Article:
Mariners depend on the coastal beacons, and one of the oldest still operational lights on the Pacific Coast is a stone lighthouse located at Point Pinos at the northernmost tip of the peninsula that originally fired up it's light in 1855. Further down the coast south of Carmel is the Point Sur light station in the Point Sur State Historical Park. It first saw sea time service in 1889. For the true daughter or son of a beach, there are plenty of beachy keen ocean views to satisfy the visual feast demanded by those who choose this Garden of Art just East of Eden.
You can stay in town at a charming B&B or Four Star it in luxury. If there is a bit of mountainman or woman in you and you want to flex your rustic muscles, you can pitch a tent at a primitive site with a (not so primitive) picnic table and a fire pit at the Big Sur Campgrounds. Cabin rentals add a touch of knotty pine attitude with a fireplace nestled lovingly in the arms of the redwoods while the Big Sur River rushes to the Pacific Ocean. They also have RV accommodation's for the Winnebago Warriors.
Down the road in Carmel, the former man with no name, Clint Eastwood, purchased and refubished an old Spanish Mission that today is a hotel that welcomes visitors to a stay that will certainly "make your day." The Mission Ranch Hotel, before it was a hotel in the 1850's was one of the earliest of California dairies, which was big business in the area. You've all seen the TV ads, "California Cows are Happy Cows!" At one point it's residents also farmed potatoes, to feed the hungry legions of gold miners in the Sierras. The creamery on site cranked out cheese and butter for the county's needs, but today, is home to the restaurant which is part of the Mission Ranch.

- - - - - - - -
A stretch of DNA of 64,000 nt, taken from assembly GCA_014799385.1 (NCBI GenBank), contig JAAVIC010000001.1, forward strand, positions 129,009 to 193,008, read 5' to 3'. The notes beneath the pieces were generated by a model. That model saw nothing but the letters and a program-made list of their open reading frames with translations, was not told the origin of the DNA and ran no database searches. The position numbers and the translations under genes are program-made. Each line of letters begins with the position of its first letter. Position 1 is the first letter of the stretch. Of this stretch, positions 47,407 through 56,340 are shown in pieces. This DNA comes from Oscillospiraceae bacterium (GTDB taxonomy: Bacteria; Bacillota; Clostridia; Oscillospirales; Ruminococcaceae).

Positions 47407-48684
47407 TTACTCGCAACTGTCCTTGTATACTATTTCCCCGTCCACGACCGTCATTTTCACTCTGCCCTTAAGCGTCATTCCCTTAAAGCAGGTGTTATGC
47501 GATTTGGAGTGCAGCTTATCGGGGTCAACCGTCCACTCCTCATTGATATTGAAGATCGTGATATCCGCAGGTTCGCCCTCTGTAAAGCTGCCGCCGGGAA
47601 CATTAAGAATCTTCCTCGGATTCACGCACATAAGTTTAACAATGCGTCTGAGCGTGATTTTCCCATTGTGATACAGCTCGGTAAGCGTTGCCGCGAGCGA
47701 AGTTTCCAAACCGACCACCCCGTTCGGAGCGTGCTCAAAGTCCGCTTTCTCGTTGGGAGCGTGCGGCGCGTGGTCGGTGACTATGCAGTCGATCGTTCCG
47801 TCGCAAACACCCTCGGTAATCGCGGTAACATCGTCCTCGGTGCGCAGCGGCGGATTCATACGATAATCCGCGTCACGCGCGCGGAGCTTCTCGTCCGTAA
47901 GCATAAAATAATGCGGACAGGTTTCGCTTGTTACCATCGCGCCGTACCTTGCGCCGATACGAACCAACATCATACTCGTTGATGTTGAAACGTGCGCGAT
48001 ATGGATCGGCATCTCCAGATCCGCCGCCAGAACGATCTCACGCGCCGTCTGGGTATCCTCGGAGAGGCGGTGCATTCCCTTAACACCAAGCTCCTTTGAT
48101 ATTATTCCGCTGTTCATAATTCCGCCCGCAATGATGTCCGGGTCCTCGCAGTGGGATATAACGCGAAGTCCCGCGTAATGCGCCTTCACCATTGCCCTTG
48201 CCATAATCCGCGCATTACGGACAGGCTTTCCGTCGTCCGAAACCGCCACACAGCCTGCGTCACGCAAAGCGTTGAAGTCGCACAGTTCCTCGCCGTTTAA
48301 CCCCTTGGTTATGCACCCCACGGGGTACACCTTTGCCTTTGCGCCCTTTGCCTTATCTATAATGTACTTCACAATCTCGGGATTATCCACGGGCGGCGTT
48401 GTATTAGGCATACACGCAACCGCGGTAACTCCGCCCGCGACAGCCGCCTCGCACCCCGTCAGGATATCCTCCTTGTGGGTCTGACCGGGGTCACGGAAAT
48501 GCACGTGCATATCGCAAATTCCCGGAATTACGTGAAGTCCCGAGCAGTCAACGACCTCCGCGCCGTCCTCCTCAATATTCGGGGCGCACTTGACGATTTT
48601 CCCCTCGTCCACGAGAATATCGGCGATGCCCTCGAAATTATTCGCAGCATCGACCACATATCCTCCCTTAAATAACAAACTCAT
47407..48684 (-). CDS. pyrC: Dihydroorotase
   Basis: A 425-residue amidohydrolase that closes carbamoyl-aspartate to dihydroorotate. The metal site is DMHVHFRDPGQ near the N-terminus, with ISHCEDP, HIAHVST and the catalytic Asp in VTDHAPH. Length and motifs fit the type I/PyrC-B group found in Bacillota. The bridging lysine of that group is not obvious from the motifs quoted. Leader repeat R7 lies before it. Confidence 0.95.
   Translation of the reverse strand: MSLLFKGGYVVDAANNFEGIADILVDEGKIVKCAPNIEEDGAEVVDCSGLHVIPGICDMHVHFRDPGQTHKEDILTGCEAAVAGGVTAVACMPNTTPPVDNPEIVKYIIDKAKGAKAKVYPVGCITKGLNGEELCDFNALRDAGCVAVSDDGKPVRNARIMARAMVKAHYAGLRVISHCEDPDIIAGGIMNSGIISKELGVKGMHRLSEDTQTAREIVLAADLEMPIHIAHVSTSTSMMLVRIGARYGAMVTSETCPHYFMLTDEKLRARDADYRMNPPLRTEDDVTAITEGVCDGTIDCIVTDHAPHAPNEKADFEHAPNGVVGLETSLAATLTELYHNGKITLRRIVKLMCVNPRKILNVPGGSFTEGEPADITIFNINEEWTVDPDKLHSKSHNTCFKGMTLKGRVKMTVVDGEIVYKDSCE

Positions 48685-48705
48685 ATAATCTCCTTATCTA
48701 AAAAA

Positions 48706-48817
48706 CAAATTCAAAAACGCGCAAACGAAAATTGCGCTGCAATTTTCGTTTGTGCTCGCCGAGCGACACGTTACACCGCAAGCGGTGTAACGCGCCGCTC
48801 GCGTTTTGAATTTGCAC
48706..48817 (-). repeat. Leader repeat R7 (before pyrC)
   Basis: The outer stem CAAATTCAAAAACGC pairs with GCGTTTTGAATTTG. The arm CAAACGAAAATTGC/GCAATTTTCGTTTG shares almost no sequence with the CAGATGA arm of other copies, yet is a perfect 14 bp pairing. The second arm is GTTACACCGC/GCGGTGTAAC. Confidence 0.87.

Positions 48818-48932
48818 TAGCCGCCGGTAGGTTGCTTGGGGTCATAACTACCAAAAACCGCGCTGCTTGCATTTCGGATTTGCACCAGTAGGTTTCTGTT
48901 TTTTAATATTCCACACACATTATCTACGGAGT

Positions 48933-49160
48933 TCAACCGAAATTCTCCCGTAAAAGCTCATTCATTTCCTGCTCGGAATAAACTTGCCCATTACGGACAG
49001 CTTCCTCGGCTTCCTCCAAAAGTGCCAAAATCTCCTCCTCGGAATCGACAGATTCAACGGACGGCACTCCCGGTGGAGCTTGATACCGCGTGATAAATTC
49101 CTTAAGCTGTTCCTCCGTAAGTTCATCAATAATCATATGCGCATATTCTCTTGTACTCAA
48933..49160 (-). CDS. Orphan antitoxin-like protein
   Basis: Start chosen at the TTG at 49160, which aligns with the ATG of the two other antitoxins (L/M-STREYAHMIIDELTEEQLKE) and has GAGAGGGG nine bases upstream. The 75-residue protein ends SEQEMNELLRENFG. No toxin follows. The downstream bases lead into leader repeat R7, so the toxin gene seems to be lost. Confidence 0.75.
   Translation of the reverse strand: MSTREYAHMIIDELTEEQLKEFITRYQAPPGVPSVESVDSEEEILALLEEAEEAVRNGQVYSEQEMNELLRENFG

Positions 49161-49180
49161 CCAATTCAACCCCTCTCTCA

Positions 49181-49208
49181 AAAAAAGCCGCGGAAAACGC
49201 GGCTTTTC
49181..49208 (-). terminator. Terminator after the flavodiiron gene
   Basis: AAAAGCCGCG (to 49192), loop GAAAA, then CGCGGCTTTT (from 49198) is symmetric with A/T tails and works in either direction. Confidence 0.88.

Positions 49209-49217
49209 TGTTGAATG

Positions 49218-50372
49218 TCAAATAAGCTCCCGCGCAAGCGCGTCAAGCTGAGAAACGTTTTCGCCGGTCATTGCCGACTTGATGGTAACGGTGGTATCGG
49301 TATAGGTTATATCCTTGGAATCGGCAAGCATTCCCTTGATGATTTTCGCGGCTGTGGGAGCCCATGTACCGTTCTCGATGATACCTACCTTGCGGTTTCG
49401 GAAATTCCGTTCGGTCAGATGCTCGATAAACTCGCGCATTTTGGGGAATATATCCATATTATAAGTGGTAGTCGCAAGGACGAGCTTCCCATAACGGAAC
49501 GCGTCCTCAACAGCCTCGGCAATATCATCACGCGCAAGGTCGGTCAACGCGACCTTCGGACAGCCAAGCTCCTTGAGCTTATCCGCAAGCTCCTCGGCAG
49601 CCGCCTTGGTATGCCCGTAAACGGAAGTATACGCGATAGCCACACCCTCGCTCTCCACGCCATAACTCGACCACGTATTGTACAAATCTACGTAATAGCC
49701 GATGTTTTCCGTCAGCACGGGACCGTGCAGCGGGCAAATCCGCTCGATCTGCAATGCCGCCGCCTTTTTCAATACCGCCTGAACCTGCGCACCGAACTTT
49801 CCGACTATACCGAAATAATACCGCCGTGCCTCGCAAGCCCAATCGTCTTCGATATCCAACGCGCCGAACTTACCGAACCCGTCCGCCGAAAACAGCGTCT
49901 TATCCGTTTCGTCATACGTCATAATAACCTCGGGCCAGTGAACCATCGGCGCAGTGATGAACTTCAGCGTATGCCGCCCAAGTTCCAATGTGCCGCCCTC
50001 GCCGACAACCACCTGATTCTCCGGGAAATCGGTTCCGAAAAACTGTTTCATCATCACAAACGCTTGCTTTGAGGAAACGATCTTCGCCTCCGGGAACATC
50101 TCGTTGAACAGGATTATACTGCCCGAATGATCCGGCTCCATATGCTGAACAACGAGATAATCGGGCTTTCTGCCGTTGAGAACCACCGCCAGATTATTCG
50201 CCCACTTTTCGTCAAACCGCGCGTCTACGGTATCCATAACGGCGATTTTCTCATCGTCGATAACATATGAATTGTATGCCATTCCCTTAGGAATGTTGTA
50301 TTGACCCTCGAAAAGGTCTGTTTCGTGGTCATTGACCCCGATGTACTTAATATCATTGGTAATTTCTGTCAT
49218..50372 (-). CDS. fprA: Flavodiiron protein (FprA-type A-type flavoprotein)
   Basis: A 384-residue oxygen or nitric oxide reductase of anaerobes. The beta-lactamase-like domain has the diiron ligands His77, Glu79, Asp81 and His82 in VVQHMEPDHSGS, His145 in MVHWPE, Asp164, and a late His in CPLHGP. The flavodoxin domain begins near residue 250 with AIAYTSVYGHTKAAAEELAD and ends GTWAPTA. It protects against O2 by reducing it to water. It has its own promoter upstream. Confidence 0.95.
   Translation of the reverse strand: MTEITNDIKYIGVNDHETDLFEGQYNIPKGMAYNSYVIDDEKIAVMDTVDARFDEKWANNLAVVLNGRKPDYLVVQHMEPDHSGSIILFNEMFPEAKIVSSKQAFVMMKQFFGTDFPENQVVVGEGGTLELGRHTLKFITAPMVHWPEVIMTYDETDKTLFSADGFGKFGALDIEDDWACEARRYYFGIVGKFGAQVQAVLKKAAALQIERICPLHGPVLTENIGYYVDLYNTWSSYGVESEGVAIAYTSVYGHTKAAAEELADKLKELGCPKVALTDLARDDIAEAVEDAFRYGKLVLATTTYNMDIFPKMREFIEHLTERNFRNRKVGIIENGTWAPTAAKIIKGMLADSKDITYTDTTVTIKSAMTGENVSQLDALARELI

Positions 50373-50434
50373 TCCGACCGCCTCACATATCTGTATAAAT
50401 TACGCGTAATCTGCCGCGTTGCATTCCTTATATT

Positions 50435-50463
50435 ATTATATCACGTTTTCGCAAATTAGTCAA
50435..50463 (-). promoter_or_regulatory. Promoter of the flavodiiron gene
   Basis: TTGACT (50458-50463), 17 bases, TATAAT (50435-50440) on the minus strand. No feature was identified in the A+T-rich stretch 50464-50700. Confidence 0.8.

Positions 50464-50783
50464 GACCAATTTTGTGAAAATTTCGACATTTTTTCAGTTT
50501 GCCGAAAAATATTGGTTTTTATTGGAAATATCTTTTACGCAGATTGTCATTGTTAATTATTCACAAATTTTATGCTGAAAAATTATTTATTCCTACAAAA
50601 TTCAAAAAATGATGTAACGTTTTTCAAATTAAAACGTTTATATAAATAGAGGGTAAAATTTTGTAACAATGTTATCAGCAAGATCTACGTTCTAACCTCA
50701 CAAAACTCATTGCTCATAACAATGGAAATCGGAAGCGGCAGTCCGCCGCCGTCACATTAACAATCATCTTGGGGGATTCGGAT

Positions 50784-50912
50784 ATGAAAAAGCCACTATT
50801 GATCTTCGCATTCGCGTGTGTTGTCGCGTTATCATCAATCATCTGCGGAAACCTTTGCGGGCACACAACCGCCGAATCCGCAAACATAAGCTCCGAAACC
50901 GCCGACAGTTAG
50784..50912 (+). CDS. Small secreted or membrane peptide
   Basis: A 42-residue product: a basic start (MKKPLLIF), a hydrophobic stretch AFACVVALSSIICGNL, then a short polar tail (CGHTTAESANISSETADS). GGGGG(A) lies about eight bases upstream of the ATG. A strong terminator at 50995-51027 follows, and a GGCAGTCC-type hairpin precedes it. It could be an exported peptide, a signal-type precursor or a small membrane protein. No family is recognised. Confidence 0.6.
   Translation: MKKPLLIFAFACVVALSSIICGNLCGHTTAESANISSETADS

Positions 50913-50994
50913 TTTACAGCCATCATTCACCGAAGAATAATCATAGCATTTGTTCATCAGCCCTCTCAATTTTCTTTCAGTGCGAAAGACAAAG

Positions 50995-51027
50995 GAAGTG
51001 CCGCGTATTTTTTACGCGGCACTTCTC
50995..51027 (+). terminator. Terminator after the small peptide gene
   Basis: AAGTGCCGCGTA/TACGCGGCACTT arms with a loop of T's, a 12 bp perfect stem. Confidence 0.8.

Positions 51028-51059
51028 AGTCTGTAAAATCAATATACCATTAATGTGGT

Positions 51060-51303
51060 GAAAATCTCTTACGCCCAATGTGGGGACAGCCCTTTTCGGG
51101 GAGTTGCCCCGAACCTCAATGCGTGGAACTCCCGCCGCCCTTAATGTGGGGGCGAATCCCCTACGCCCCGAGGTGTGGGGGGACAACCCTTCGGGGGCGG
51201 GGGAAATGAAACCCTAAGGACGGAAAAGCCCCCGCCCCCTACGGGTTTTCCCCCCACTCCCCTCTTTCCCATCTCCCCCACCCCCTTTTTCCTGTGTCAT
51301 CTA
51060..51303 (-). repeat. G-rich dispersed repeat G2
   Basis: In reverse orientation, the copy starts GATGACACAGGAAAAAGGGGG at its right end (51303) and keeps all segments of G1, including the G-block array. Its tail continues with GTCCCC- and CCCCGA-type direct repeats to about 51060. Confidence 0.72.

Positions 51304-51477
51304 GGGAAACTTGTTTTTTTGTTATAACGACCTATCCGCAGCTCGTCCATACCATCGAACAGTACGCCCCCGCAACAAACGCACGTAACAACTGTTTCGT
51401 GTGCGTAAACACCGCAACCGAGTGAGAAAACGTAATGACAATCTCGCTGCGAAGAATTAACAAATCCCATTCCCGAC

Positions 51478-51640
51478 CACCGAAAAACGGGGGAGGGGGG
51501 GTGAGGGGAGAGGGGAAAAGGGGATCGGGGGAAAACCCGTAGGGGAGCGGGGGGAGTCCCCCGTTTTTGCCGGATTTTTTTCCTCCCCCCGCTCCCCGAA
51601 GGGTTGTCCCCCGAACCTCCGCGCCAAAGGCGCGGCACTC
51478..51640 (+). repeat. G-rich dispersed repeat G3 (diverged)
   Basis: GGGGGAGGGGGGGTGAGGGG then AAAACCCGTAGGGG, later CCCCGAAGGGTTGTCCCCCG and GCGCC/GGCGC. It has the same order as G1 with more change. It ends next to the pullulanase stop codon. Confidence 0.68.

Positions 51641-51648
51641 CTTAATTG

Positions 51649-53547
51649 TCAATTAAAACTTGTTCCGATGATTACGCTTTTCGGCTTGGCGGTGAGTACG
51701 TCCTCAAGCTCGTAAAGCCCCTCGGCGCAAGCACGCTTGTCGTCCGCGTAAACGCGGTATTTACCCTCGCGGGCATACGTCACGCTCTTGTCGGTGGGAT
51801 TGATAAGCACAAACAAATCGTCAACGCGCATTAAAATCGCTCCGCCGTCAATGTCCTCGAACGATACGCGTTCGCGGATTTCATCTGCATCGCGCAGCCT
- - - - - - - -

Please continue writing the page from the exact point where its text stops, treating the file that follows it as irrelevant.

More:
The Eastwood Project began decades ago, when development began it's encroachment in the mid-1980's and like his spaghetti western hero persona, Clint Eastwood, for just a few dollars more bought the ranch to protect it from the developers drawing boards. Only the best of the best craftsmen were hired to accomplish the renovation and today the restaurant and hotel retain the ambiance of the 1840's. The former bunkhouse is now one of the buildings where guests can "hang their hats" for the evening, in rooms snug in a surrounding o cypress trees, gardens, and a patch where not antelope roam, but sheep that "work" the ranch.
Planet Steinbeck has a lot to offer, from the urbane to the rustic to the majestic. Fine cuisine in a four star restaurant or cooking over an open campfire on the beach. Open a fine bottle of wine from one of the local wineries or unscrew your favorite bum wine on the beach, Steinbeck style. It's journey to a literary fourth dimension that can be the experience of lifetime.

Steinbeck House, salina, Ca.
132 Central Avenue, Salinas, California,
the home where Steinbeck lived in his childhood.